Address the cybersecurity skills gap

Implementing and maintaining a vulnerability management program requires time and people. Yet, according to (ISC)2, there is a deficit of 4.07M professionals. This is nearly 1.5 times the existing 2.8M security workforce. It is challenging to keep up with limited staff to work with and deliver on a broad set of security needs. 

With limited staff, companies can't fully address every single vulnerability the moment it's discovered. Getting the most bang for their buck requires prioritization to make the most efficient use of their resources. They need to determine a course of action to ensure that the most dangerous ones are the first ones resolved. 


Prioritize to minimize productivity loss

Even when a vulnerability is deemed a high priority, a simple "patch and deploy" may not be an option. It is crucial to ensure that testing, especially for critical systems, occurs before deploying the patch on a production system. Without this testing, patch conflicts with existing configurations could lead to unplanned outages. Testing takes time and resources, but you risk unintended consequences like system outages and crashes without testing. 

Existing infrastructure adds additional problems into the mix. Legacy systems may not have a patch released for a discovered vulnerability due to the age of the software. This can also occur with internally developed software, depending on the libraries they use. Yet, changing the library to a safe version may require excessive development time for testing and deployment. Still, vulnerabilities that go unaddressed create a gaping wound in your security that threat actors will gladly exploit. So how can you strike a balance between security and productivity?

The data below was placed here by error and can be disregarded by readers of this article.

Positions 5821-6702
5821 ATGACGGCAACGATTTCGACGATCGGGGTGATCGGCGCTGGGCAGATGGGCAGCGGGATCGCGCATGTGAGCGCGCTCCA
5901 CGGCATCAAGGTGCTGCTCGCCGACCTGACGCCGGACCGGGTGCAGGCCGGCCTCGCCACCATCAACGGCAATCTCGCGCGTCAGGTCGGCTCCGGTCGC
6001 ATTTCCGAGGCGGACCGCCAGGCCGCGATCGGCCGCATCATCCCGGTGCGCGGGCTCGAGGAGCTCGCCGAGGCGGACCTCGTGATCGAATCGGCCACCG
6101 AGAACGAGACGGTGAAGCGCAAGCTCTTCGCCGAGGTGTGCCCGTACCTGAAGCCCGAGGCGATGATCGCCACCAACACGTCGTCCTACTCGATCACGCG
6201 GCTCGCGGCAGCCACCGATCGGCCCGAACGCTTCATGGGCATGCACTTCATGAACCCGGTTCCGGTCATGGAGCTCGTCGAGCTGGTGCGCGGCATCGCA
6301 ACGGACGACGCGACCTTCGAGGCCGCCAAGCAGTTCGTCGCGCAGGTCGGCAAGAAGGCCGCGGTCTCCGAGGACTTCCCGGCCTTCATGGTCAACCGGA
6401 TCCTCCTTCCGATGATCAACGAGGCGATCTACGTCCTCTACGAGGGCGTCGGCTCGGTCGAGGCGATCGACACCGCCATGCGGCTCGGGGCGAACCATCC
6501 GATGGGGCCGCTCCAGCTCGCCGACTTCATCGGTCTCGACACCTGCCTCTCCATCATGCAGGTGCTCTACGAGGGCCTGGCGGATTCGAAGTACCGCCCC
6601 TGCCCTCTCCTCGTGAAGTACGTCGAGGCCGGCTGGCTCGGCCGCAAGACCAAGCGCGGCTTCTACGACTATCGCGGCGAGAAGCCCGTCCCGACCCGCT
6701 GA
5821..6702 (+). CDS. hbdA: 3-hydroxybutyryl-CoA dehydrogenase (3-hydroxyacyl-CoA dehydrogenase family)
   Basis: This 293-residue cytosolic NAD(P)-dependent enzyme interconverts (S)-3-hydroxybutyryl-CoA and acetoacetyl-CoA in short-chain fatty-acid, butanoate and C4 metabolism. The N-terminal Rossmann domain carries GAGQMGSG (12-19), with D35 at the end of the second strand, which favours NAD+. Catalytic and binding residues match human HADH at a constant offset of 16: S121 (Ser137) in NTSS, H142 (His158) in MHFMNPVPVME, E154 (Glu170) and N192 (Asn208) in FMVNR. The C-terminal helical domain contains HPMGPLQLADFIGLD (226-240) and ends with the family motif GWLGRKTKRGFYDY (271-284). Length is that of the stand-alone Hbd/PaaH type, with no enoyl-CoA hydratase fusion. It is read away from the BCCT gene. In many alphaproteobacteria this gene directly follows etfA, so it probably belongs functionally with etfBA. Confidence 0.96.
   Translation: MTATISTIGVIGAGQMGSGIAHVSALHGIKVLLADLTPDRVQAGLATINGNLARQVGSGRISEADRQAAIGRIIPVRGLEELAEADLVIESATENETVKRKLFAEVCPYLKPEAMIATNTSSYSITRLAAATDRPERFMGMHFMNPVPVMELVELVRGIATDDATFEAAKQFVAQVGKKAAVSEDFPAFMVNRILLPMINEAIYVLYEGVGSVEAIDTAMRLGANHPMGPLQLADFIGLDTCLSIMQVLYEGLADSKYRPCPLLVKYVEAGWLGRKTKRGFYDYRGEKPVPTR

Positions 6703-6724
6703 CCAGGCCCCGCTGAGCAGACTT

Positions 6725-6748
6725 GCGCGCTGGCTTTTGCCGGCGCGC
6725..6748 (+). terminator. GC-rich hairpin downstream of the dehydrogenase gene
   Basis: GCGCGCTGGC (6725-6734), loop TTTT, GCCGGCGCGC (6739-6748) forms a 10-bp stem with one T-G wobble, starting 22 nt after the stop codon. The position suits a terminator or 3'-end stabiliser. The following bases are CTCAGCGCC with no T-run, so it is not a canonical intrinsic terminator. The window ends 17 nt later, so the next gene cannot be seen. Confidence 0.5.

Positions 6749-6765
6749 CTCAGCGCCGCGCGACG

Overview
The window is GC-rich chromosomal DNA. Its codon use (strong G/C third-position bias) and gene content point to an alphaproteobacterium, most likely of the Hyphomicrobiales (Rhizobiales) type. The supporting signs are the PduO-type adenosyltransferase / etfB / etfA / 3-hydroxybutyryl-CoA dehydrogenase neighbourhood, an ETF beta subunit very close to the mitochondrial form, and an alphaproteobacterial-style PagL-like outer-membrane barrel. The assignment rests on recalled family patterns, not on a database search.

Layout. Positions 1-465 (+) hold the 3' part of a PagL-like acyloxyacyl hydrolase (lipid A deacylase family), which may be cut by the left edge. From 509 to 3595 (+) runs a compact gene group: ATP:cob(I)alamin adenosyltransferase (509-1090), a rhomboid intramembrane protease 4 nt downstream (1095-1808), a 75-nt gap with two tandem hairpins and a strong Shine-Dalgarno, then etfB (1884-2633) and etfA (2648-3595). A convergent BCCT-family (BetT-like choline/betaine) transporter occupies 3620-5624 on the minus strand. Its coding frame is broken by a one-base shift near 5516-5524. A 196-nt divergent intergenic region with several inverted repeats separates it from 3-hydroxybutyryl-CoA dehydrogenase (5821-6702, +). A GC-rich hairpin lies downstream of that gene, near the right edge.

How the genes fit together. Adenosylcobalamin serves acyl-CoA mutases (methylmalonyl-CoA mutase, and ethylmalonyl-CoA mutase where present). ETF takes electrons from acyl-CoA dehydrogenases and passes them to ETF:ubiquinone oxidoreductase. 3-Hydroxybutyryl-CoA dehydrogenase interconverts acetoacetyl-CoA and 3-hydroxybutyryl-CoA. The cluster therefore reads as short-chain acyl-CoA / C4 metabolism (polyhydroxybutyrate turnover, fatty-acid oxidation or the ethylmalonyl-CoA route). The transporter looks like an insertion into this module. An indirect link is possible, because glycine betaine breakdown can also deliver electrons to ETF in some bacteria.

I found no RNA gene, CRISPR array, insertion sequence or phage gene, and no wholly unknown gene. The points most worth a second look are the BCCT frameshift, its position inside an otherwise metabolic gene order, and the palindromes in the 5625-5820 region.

You need to make hard choices.

Just because a vulnerability exists and can have a high impact does not mean that it needs to be addressed. There are many situations where a situation would have a huge impact. Still, its probability is so low that you can ignore it. 

It is safe to say that a meteor falling from the sky into your headquarters would cause significant damage and completely shut down operations for a substantial period. Though the odds of a meteor hitting your HQ is infinitesimally small. Based on this, buying meteor insurance would be a waste of money. The same logic holds when managing vulnerabilities. But how can you pick what vulnerabilities matter?